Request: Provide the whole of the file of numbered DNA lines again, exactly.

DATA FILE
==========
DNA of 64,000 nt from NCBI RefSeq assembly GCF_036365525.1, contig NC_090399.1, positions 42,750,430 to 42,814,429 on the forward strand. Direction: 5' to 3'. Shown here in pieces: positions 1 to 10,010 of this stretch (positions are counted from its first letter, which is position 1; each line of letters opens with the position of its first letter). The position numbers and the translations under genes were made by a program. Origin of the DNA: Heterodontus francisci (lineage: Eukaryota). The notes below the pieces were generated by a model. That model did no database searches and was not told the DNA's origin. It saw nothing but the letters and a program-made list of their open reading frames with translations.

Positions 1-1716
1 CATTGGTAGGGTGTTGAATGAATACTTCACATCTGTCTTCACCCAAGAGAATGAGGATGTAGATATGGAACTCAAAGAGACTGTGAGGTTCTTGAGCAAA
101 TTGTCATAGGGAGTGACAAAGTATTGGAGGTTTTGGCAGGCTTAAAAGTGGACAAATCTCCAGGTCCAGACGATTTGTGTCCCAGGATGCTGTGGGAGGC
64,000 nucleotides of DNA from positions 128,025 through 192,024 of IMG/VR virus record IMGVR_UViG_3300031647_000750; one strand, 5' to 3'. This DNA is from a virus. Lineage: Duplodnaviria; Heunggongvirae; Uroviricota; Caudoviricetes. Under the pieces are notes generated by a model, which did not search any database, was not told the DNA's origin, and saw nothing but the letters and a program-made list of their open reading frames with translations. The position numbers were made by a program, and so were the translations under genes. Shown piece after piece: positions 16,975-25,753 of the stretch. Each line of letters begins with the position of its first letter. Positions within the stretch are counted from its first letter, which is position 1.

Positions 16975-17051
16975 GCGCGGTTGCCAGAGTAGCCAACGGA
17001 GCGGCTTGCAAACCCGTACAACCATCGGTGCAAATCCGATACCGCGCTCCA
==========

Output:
DNA of 64,000 nt from NCBI RefSeq assembly GCF_036365525.1, contig NC_090399.1, positions 42,750,430 to 42,814,429 on the forward strand. Direction: 5' to 3'. Shown here in pieces: positions 1 to 10,010 of this stretch (positions are counted from its first letter, which is position 1; each line of letters opens with the position of its first letter). The position numbers and the translations under genes were made by a program. Origin of the DNA: Heterodontus francisci (lineage: Eukaryota). The notes below the pieces were generated by a model. That model did no database searches and was not told the DNA's origin. It saw nothing but the letters and a program-made list of their open reading frames with translations.

Positions 1-1716
1 CATTGGTAGGGTGTTGAATGAATACTTCACATCTGTCTTCACCCAAGAGAATGAGGATGTAGATATGGAACTCAAAGAGACTGTGAGGTTCTTGAGCAAA
101 TTGTCATAGGGAGTGACAAAGTATTGGAGGTTTTGGCAGGCTTAAAAGTGGACAAATCTCCAGGTCCAGACGATTTGTGTCCCAGGATGCTGTGGGAGGC
64,000 nucleotides of DNA from positions 128,025 through 192,024 of IMG/VR virus record IMGVR_UViG_3300031647_000750; one strand, 5' to 3'. This DNA is from a virus. Lineage: Duplodnaviria; Heunggongvirae; Uroviricota; Caudoviricetes. Under the pieces are notes generated by a model, which did not search any database, was not told the DNA's origin, and saw nothing but the letters and a program-made list of their open reading frames with translations. The position numbers were made by a program, and so were the translations under genes. Shown piece after piece: positions 16,975-25,753 of the stretch. Each line of letters begins with the position of its first letter. Positions within the stretch are counted from its first letter, which is position 1.

Positions 16975-17051
16975 GCGCGGTTGCCAGAGTAGCCAACGGA
17001 GCGGCTTGCAAACCCGTACAACCATCGGTGCAAATCCGATACCGCGCTCCA